Of course, approvals will be needed from DEQ, Dominion Energy, and possibly others.  We are currently in the process of reaching out through our Lake Anna Water Quality and HAB stakeholder group for their support and guidance.  As the process of finalizing details progresses, we will also be reaching out to the larger Lake Anna community about the proposed Cyanobacteria monitoring and mitigation pilot program.

    Fundraising for “Kick the HAB” @ Lake Anna

    The “Kick the HAB” @ Lake Anna fundraising campaign will be essential for moving forward with the pilot program.  The fundraising goal is $75,000 to $100,000.  With this in mind, the LACA Board and volunteers have agreed to match up to $35,000 that is raised from the community and LACA members. 

    To make a tax-deductible donation, please visit our website at and click on the “DONATE NOW” button at the top of the Home page.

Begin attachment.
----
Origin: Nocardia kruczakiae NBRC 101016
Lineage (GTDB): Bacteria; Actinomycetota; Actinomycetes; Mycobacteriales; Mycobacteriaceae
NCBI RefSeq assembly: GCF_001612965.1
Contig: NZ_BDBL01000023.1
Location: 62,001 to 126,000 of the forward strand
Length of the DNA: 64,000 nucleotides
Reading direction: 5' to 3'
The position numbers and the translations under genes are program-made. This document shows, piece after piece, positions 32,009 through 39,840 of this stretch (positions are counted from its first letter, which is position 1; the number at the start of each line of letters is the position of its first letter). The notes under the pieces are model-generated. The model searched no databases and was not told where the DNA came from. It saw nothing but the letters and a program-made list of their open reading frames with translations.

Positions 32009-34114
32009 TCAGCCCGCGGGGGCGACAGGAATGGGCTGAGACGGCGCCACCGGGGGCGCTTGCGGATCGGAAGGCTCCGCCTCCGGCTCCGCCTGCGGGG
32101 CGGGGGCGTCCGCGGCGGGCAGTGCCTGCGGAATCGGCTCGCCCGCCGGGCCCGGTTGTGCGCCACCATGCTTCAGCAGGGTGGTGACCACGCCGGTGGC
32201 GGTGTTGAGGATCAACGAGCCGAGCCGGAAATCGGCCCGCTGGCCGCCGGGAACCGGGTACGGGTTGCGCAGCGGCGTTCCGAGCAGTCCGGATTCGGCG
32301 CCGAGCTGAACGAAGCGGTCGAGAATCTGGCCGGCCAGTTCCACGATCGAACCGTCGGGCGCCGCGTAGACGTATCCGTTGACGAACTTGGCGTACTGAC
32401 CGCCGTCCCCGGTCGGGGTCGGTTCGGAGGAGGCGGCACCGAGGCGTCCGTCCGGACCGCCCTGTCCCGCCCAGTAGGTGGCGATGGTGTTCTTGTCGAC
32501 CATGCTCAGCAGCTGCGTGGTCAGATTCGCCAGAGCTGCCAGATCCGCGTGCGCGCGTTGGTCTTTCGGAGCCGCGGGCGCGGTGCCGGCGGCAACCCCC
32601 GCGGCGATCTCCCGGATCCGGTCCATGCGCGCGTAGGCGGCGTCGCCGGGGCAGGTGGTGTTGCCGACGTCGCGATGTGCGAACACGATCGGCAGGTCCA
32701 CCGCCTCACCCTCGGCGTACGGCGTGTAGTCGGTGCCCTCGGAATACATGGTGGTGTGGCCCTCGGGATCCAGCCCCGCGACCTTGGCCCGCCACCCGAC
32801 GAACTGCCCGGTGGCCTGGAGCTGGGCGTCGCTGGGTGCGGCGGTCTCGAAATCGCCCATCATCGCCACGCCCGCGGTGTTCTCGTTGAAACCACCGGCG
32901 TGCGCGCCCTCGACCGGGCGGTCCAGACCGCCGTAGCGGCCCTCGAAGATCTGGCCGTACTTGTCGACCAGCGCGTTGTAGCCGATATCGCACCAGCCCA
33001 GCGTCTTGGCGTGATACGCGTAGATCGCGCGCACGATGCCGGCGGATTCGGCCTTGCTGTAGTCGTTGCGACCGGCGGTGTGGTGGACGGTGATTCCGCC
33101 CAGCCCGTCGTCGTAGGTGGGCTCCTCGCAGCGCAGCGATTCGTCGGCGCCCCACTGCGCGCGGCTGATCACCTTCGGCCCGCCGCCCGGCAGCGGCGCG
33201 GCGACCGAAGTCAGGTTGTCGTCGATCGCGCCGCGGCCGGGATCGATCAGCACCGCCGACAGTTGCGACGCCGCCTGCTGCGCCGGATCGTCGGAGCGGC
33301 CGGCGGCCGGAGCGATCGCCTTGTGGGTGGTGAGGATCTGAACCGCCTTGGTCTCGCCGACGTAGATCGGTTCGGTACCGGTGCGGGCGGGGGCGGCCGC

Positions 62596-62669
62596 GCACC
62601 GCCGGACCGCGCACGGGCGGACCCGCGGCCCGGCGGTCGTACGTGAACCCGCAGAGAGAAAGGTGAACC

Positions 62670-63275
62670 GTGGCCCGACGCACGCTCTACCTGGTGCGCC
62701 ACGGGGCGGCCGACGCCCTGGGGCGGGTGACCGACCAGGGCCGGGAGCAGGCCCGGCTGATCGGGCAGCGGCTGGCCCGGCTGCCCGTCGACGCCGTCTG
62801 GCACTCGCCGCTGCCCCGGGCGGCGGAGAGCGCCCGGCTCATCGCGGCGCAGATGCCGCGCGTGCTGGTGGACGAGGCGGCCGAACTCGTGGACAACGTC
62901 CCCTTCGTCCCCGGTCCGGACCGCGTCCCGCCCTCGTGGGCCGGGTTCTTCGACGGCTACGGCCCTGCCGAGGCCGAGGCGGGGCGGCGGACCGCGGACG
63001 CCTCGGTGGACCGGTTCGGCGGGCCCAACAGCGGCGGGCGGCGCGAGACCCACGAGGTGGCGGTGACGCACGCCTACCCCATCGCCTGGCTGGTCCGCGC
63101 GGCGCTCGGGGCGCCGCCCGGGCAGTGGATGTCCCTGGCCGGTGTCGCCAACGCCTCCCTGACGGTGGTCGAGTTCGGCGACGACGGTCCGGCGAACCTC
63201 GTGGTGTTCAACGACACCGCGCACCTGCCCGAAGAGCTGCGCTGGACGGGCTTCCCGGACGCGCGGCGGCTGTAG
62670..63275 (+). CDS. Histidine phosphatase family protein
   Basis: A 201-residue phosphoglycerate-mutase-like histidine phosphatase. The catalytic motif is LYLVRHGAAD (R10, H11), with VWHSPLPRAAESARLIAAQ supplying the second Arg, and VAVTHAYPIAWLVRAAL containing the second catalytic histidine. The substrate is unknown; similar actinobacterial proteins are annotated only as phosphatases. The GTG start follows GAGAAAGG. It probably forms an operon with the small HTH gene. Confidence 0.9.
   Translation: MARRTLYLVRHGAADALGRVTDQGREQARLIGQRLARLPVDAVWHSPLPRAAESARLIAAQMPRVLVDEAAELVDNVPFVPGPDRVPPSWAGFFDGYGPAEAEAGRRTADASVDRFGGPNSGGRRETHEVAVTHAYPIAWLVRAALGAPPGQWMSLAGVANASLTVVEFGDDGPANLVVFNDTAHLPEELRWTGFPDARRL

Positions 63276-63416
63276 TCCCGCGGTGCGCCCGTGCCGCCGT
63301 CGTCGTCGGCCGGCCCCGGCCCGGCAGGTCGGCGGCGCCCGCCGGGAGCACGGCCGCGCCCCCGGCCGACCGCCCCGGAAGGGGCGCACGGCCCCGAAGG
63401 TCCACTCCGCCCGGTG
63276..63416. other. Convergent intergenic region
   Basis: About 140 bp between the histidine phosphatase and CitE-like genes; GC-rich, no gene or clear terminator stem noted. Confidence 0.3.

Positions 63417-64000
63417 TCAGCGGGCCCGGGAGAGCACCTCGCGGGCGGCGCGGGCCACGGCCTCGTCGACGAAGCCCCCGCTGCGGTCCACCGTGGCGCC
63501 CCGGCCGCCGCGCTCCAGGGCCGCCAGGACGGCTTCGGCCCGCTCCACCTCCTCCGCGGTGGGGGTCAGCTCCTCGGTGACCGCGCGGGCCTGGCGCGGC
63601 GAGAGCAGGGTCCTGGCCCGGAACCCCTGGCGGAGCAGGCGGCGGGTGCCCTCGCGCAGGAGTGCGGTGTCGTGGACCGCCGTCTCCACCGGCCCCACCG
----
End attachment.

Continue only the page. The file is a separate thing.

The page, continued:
Or at the bottom of Home page click on the green “DONATE” button next to the “Kick the HAB” fundraising progress thermometer.

    Or you can send a donation check (Memo – Kick the HAB) to:


    P.O. BOX 217

    MINERAL, VA 23117

    LACA has already placed orders totaling approximately $20,000 for equipment that is needed to begin the monitoring segment of the pilot program this Spring.  If approved by DEQ and Dominion Energy, more equipment, supplies and materials will be required to implement the mitigation segment during the Summer months.  These expenses will likely be variable depending on the specifics of an approved mitigation pilot program.

    Please consider making a sizable donation to help “Kick the HAB” @ Lake Anna come to fruition.  Timing is critical for this pilot to proceed in 2022.  LACA would like to raise the necessary funds by June 1st, or we may have to postpone the pilot until 2023.

    Please DONATE now.  If the pilot is successful, we could have a viable pathway towards one long-term solution to HABs and NO recreational advisories on Lake Anna!